Army outreach swarms Miami for annual air and sea show

By Jerry MeridethJune 3, 2022

Army outreach swarms Miami for annual air and sea show
1 / 2 Show Caption + Hide Caption – Students at Cutler Bay Senior High School in Miami Florida cheer each other on doing dead-lift repetitions during a visit by the Army Warrior Fitness Team, May 26. (U.S. Army Photo by Jerry Merideth) (Photo Credit: Jerry Merideth) VIEW ORIGINAL
Army outreach swarms Miami for annual air and sea show
2 / 2 Show Caption + Hide Caption – Cutler Bay Senior High School senior Devin Martinez attempts the deadlift portion of the Army Combat Fitness Test during a visit by the Army Warrior Fitness Team. (U.S. Army Photo by Jerry Merideth) (Photo Credit: Jerry Merideth) VIEW ORIGINAL

FORT KNOX, KY -- The Army invaded Miami with a bevy of displays and demonstrations, forming an “Army Village” along South Beach, March 28-29, for the 2022 Hyundai Air and Sea Show Salute to Service.

Army outreach at the event included parachute demonstrations by the Army Golden Knights.

Meanwhile, on hard-packed sand over the berm from the beach and ocean, the Army fielded 11 displays in semi-trailers, including virtual technology and hands-on exhibits. That’s not all. The Army Marksmanship Unit brought Soldiers and displays to South beach.

The week before the show, Soldiers visited local schools, interacting with students and teachers.

The Golden Knights, Army Marksmanship Unit and Mission Support Battalion are part of the U.S. Army Marketing and Engagement Brigade, based at Fort Knox, Kentucky.

These crack Army demonstration and outreach units crisscross America each year, helping connect America with America’s Army. The outreach efforts support Army recruiting.

Many times, contact with the brigade and its assets are the first contact people have with the Army, according to brigade officials.

Maj. Caroline O’Sullivan, new to the Army Warrior Fitness Team, joined school visits in the Miami area, then came to the beach where she helped stage rowing competitions for participants. There was a steady flow of crowd members both days of the event. At the Warrior Fitness Team trailer, fitness was the topic du jour.

“We’re really excited that we get to talk to so many people from all over the place,” O’Sullivan said. “They’re asking about what we do in the military and how they can enjoy fitness and be in the military at the same time. We can share our stories about what we’ve been able to do and the kinds of competitions we competed in and how we compete not only in competitions in the military but civilian events as well.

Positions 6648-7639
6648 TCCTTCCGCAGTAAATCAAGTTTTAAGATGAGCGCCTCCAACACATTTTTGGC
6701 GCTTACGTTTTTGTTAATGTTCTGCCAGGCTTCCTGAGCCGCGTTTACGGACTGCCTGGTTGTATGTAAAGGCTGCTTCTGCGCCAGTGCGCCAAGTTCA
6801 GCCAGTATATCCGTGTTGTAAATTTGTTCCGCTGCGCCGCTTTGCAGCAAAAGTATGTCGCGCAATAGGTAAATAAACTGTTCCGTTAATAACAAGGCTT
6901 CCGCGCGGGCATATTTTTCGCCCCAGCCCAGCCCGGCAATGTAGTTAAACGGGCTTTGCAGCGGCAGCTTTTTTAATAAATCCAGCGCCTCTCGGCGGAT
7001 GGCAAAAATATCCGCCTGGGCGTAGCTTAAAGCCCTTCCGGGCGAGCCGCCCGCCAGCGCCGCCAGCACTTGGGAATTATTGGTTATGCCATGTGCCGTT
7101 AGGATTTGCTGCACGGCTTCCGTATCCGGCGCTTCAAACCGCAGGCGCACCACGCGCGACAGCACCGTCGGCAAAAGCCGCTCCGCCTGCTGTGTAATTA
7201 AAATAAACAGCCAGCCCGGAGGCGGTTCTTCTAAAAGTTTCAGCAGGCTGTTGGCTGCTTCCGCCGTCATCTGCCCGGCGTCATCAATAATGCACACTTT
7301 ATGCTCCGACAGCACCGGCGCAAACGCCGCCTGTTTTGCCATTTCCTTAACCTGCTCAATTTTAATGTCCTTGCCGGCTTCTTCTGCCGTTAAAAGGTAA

“My favorite thing was people realizing that’s there more than one path to join the Army,” O’Sullivan said. “There are so many different things you can do. You can go Reserves or active Army and you can have any job that you’d like to do.”

A platoon of Army recruiters engaged the crowd, engaging visitors to Army assets. The Miami Air and Sea Show is a key leads generation mechanism for Miami Battalion in addition to providing national level outreach for the Army, according to Naji Shaheed, battalion spokesperson.

CPT Roberto Hernandez, Miami Recruiting Battalion Operations Officer, credited his Soldiers for making the event work for the Army, generating leads and contacts for recruiters everywhere. The mission included parking an M1 Abrams Tank and Bradley Fighting Vehicle inside the Army Village. That took hours, according to Hernandez.

Battalion Soldiers brought a message, “… to honor those who have made the ultimate sacrifice and fallen, Hernandez said. “This year we brought and M1 Abrams Tank and a Bradley to show a new generation how they can serve and the different jobs that we have. We have 150 jobs available for the people that qualify.

Having a squadron of Army assets at the event drew increased foot traffic over 2021. “Last year there weren’t that many visitors but we captured a lot of leads. Now you can imagine how many leads we will capture having a M1 and a Bradley here.”

At an Air and Sea Show kickoff ceremony, Friday before Memorial Day weekend, high school senior Montay Samuels stood shoulder-to-shoulder with Army recruits to take the oath of enlistment delivered by Army Reserve commander, Lt. General Lieutenant General Maria R. Gervais, Deputy Commanding General and Chief of Staff, United States Army Training and Doctrine Command.

High School Senior Montay Samuels was part of a mass swear-in for Future Soldiers held in a hangar at the U.S. Coast Guard base in Opa-locka, Florida. The crowd included enlistees from the Army, Air Force, Coast Guard, Navy and Marines.

After taking the oath of enlistment, Samuels reflected on the experience.

He’s the first member of his family to serve in the U.S. armed forces and has chosen to join the infantry.

“My mom has always supported me so she said it was a good thing,” Samuels said. “I’ve always wanted to protect my family,” Samuels said. “The whole country is my family.”